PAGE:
Previous posts here have noted the safety issues surrounding the electric scooters that are now a frequent sight on the streets and sidewalks of Los Angeles and its southern suburbs and exurbs, including Costa Mesa and the rest of Orange County. A recent report in a major medical journal confirmed that, while this new mode of pedestrian transportation is spreading rapidly across the country, issues involving the safety of these scooters remain.
For instance, based on a survey of emergency room visits by people who were injured by these scooters, it seemed that the vast majority of them, over 90 percent, were actually riding the scooter at the time of the accident. Of these victims, fewer than 5 percent were wearing a helmet. This is unfortunate since, of those patients who had to go to the emergency room, 40 percent had some sort of injury to the head. These head injuries included traumatic brain injuries in some cases. In fact, of the handful of patients who had to remain in the hospital in intensive care, all had the symptoms of a severe brain injury.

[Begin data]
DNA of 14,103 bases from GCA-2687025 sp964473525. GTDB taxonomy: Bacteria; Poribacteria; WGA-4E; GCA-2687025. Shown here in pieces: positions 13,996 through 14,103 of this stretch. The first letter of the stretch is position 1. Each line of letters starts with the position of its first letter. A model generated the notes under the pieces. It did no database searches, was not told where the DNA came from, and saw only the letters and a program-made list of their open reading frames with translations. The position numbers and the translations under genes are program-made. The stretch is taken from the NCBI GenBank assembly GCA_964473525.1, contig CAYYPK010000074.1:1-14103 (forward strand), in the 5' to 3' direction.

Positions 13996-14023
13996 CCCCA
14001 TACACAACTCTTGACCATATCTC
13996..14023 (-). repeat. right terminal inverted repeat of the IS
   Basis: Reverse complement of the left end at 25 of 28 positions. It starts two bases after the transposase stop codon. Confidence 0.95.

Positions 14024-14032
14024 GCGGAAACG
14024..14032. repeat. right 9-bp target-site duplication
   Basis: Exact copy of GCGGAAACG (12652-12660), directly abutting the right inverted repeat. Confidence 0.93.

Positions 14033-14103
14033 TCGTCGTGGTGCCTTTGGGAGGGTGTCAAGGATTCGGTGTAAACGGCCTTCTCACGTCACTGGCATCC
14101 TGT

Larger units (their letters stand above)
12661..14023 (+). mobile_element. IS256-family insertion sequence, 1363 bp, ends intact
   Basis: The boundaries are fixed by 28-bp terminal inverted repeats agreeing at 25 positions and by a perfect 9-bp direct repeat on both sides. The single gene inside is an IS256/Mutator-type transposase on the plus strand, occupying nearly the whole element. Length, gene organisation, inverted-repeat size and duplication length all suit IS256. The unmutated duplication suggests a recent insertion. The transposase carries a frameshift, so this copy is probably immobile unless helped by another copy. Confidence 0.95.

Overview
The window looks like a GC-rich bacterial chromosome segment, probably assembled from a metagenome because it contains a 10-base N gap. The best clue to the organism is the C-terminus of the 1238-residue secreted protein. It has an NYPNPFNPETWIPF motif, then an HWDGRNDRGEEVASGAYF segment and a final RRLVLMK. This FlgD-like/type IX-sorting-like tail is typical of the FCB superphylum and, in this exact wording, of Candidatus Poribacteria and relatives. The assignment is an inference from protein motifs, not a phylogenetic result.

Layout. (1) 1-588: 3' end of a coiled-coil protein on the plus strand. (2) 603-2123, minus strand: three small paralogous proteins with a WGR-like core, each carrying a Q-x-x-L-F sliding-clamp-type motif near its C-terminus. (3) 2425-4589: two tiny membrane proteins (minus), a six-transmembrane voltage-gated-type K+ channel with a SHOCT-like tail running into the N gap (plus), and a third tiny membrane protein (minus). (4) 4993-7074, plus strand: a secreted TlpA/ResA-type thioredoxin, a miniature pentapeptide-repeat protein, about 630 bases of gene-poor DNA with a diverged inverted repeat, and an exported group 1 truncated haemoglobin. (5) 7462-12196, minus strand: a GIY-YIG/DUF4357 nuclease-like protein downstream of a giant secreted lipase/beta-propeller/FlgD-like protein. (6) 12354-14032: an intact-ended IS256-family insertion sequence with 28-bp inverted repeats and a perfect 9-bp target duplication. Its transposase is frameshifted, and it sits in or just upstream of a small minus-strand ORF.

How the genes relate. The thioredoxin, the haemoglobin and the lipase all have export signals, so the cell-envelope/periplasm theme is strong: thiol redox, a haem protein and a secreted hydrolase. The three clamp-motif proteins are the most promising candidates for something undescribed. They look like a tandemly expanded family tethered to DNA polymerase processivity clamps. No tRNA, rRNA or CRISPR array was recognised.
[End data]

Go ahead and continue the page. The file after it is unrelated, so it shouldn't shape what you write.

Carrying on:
While some might say that it is a rider's own fault for not wearing a helmet, it is important to remember exactly how these scooters work. For one, they are convenient and portable, but the tradeoff is that they are not always the most durable or resilient vehicles. Moreover, they are distributed so that people can pick them up off the street at any time, that is, on the spur of the moment. It is unlikely that every California resident out on the town is going to remember to pack a helmet.
While every case is different, someone who is the victim of an injury involving these electric scooters should remember that compensation may be available to them via a products liability or other personal injury action.